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Predictors of hospital quality and efficiency

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Date Issued:
2019
Abstract/Description:
American hospitals have made serious efforts to implement and expand their health information technology capabilities and to integrate different specialized care or high-tech services in order to maximize the efficiency and quality of care. In providing a variety of HIT-related services, these hospitals expanded their national reputation in line with integrated care goals. As a result, hospitals are encouraged to establish effective communication channels to facilitate patient-physician sharing of the patient care experience, to enhance effective pain management, and to transform patient-centered care modalities to solidify the adequacy of patient care processes. By analyzing national data sets publicly available, this investigation explored the relationship of acute-care hospitals' performance to the contextual, organizational and patient characteristics, using a cross-sectional study design. This study developed and evaluated the quality and efficiency of hospitals with respects to the structural complexity, process adequacy, efficiency, and quality of care. The structure-process-outcome theory in quality of care developed by Donabedian (1980), is adopted for this investigation. Statistical methods such as confirmatory factor analysis (CFA) and covariance structure model are employed. The population surveyed by the American Hospital Association (AHA) are acute care hospitals throughout the United States, including more than 3000 acute care hospitals of all types of ownership. The data provided by HIMSS Analytics and AHA are available for 2015 and the data provided CMS quality indicators are available for 2016. The key finding of this research is that process adequacy mediates the relationship between hospital structure and performance variables. The efficiency variable played an important role in shaping quality. The location and hospital teaching status have a moderate impact in determining hospital performance by affecting the structure and process of hospitals.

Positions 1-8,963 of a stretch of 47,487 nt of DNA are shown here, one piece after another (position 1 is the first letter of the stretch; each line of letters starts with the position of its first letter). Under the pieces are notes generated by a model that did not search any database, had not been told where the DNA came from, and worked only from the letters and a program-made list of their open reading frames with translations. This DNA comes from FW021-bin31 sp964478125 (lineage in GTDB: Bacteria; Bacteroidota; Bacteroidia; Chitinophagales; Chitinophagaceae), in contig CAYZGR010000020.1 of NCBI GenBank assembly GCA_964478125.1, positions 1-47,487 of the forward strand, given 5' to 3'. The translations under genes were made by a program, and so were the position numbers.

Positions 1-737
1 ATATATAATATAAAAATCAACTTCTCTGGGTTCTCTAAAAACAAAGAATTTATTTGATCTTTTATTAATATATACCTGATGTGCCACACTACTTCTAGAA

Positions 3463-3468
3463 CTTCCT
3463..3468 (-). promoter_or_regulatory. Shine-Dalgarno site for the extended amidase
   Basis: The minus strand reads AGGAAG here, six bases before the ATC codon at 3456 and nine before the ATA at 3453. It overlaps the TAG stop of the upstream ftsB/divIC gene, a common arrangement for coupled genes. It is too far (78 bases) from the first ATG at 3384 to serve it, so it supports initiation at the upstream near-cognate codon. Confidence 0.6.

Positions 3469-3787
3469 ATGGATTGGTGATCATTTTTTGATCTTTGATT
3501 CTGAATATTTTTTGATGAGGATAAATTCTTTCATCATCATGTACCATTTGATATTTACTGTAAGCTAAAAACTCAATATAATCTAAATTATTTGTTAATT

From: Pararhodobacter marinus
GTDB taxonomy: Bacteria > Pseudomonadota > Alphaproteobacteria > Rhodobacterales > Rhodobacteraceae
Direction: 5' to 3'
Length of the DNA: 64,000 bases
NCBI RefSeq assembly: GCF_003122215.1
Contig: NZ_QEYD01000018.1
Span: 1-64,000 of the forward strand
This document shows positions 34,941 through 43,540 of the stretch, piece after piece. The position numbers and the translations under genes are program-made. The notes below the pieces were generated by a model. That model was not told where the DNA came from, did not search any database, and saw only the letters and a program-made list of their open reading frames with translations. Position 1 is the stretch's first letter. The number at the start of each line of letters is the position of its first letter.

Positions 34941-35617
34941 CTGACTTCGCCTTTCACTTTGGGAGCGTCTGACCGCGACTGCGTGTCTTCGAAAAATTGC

Title: Predictors of hospital quality and efficiency.
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Name(s): Fotovvat, Hoda, Author
Wan, Thomas, Committee Chair
Liu, Albert Xinliang, Committee Member
Ramirez, Bernardo, Committee Member
Yu, Chia-Yuan, Committee Member
University of Central Florida, Degree Grantor
Type of Resource: text
Date Issued: 2019
Publisher: University of Central Florida
Language(s): English
Abstract/Description: American hospitals have made serious efforts to implement and expand their health information technology capabilities and to integrate different specialized care or high-tech services in order to maximize the efficiency and quality of care. In providing a variety of HIT-related services, these hospitals expanded their national reputation in line with integrated care goals. As a result, hospitals are encouraged to establish effective communication channels to facilitate patient-physician sharing of the patient care experience, to enhance effective pain management, and to transform patient-centered care modalities to solidify the adequacy of patient care processes. By analyzing national data sets publicly available, this investigation explored the relationship of acute-care hospitals' performance to the contextual, organizational and patient characteristics, using a cross-sectional study design. This study developed and evaluated the quality and efficiency of hospitals with respects to the structural complexity, process adequacy, efficiency, and quality of care. The structure-process-outcome theory in quality of care developed by Donabedian (1980), is adopted for this investigation. Statistical methods such as confirmatory factor analysis (CFA) and covariance structure model are employed. The population surveyed by the American Hospital Association (AHA) are acute care hospitals throughout the United States, including more than 3000 acute care hospitals of all types of ownership. The data provided by HIMSS Analytics and AHA are available for 2015 and the data provided CMS quality indicators are available for 2016. The key finding of this research is that process adequacy mediates the relationship between hospital structure and performance variables. The efficiency variable played an important role in shaping quality. The location and hospital teaching status have a moderate impact in determining hospital performance by affecting the structure and process of hospitals.
Identifier: CFE0007888 (IID), ucf:52796 (fedora)
Note(s): 2019-05-01
Ph.D.
Community Innovation and Education,
Doctoral
This record was generated from author submitted information.
Subject(s): Hospital quality -- hospital efficiency -- structural equation modeling -- structural complexity -- process adequacy
Persistent Link to This Record: http://purl.flvc.org/ucf/fd/CFE0007888
Restrictions on Access: public 2019-11-15
Host Institution: UCF

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